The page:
On Sunday D. and I went on a docent-led walk at Bear Creek Redwoods Open Space Preserve. This preserve is not open to the general public yet, so access is by permit only or via a docent-led event. Once the lavish estate of one rich guy, then another, and then Alma College (a "finishing school" for Jesuit priests), the land hasn't undergone full conversion to an open space preserve due to several decaying structures still on the property, and a lack of developed trails.
At 1,430 acres, Bear Creek Redwoods has not only redwoods but Douglas fir, oak, and madrone. While most of them are second- and third-growth, some of the redwoods are thought to be 800 to 900 years old. There are also grasslands, five ponds and three perennial creeks. Before the Open Space Trust purchased it, the land was slated to be luxury housing and a country club. Now its natural beauty is preserved forever. Here's some of the pics I took.
The canopy overhead. The fog is burning off.
The trail takes us around the pond. A fountain once jetted from its center.
Wild cherries are ripening.
Steps to nowhere. Whatever these led to is long gone.
The heart of the rose.
Near the pond we see several Ohlone grinding stones, or bedrock mortars. The native Ohlone used many boulders as mortars but not in this exact location. Speculation is that one of the rich guys who used to live here had the boulders moved from nearby to the pond for decoration.
Our group on the trail.
We pass one of several bat boxes on the grounds. Bats are roosting in the abandoned buildings which are slated for eventual demolition, so these alternate accommodations have been put up so they have somewhere to relocate.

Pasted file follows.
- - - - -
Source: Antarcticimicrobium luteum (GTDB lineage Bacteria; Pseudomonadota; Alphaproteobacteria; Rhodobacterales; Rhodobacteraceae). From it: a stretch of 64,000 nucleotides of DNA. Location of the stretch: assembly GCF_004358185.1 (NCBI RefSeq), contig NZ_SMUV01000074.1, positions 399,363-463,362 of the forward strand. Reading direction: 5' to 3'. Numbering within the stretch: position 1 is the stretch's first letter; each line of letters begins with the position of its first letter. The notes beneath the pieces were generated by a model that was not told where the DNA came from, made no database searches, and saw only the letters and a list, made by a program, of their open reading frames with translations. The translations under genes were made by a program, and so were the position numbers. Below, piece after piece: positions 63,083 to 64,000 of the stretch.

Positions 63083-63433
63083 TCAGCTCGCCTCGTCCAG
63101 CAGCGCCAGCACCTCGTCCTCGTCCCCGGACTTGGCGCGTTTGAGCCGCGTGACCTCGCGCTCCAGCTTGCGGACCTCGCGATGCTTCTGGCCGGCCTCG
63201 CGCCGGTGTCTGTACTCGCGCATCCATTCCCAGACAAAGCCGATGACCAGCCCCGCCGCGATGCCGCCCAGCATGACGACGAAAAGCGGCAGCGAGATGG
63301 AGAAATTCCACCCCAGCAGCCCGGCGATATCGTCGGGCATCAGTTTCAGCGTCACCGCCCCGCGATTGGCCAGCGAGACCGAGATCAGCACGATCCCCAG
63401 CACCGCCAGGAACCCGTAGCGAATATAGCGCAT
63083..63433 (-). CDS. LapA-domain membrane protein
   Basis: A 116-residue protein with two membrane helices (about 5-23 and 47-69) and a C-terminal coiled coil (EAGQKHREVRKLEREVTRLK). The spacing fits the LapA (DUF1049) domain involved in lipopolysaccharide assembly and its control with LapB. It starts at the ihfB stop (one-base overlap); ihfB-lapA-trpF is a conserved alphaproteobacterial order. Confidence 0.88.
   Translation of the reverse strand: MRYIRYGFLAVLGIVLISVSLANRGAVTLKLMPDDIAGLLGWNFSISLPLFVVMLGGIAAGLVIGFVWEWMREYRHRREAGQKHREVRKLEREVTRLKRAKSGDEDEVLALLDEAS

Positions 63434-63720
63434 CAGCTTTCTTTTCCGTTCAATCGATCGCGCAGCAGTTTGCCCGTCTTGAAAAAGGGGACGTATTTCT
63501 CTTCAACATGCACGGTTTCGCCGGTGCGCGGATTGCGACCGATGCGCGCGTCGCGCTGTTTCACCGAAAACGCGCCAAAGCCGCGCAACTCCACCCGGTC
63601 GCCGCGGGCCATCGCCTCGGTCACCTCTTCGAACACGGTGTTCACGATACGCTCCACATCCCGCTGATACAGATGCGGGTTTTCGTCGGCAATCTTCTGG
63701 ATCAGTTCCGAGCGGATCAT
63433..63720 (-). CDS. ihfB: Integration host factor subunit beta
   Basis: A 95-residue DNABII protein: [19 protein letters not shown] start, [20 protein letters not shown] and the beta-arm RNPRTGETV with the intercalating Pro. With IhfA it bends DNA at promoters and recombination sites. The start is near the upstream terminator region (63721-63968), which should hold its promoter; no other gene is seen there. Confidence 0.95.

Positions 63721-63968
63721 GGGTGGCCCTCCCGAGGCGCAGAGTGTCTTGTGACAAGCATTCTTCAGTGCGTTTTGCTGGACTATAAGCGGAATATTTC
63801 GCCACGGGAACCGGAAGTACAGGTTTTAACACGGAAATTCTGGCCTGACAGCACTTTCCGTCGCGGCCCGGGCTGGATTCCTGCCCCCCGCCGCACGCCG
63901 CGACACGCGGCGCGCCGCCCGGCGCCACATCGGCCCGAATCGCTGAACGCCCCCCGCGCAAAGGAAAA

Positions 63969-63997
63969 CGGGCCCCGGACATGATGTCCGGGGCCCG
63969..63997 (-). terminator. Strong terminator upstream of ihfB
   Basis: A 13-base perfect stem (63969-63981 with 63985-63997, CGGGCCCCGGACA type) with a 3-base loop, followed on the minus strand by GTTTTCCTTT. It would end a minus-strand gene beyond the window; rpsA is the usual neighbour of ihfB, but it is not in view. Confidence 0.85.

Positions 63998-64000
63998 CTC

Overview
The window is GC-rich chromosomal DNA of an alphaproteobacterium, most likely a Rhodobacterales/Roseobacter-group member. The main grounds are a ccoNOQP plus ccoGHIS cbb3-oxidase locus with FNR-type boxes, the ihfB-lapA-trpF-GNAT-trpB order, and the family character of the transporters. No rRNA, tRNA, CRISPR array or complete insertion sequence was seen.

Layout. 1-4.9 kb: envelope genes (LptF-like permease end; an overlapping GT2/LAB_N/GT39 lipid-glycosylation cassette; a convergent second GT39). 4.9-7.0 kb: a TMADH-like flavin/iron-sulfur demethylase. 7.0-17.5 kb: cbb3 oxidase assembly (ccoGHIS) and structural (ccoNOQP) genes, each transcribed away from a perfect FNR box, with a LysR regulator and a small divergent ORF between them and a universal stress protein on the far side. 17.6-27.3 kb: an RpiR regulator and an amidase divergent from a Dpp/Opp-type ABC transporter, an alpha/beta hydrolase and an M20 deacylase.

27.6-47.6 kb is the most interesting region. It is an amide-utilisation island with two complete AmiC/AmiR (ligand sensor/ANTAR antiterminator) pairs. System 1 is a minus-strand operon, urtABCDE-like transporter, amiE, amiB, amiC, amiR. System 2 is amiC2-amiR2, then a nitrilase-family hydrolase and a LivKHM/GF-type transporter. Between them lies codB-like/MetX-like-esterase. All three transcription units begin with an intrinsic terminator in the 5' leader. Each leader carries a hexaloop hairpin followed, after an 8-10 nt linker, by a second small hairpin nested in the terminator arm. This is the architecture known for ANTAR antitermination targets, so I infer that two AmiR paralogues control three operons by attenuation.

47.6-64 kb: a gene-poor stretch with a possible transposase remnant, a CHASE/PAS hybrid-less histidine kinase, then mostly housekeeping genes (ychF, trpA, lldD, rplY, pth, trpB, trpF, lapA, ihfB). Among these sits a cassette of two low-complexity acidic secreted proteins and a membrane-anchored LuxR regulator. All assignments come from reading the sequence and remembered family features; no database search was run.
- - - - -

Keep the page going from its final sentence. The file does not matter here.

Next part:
Docent Jenny shows us an aerial photograph of the grounds from the 1960s, before most of the buildings burned down.
Surrounded by chain-link fencing, glimpses of the abandoned buildings and assorted junk are visible through the foliage.
Fencing doesn't keep out determined vandals. There isn't a single intact window visible, and there is graffiti on every structure.
Pergola, or belvedere, or gazebo, or cabana, or kiosk, or maybe something else.
Signs on the fencing warn us.
Looking back up the trail.
The trail snakes along.
A couple more abandoned buildings.
More steps to nowhere.
Goldback fernis golden yellow on back.
The trail takes us through a small meadow.
A feral iris sticks out like a sore thumb in a field of wild mustard. Once lavishly landscaped, there are a lot of garden escapees found in strange places here and there in the preserve. This one is by a brick wall and more steps to nowhere.
Abandoned concrete conduits lie piled up by a brick wall, unused and forgotten.
Leaving the abandoned conduits behind, we move farther along the trail.
Pale flax and rigid hedge nettle grow alongside the trail.
This metal wreckage overgrown with foliage is the remains of the first mainland radio tower to receive the news of the attack on Pearl Harbor. (The Jesuits were ham radio buffs.)
California cudweed and blue-eyed grass.
The day has grown warm, and the canopy overhead provides welcome shade along this stretch of trail.
Another garden escapee, foxglove.
We circle back toward the pond.
Periwinkle is an invasive non-native plant that grows in just about every preserve we've been to.
Above us we see a glimpse of some of the ruins.
As we circle back to the entry point, we see another bat box and one of the abandoned buildings.
In the parking lot, a California alligator lizard sits motionless on redwood needles, blending in almost perfectly.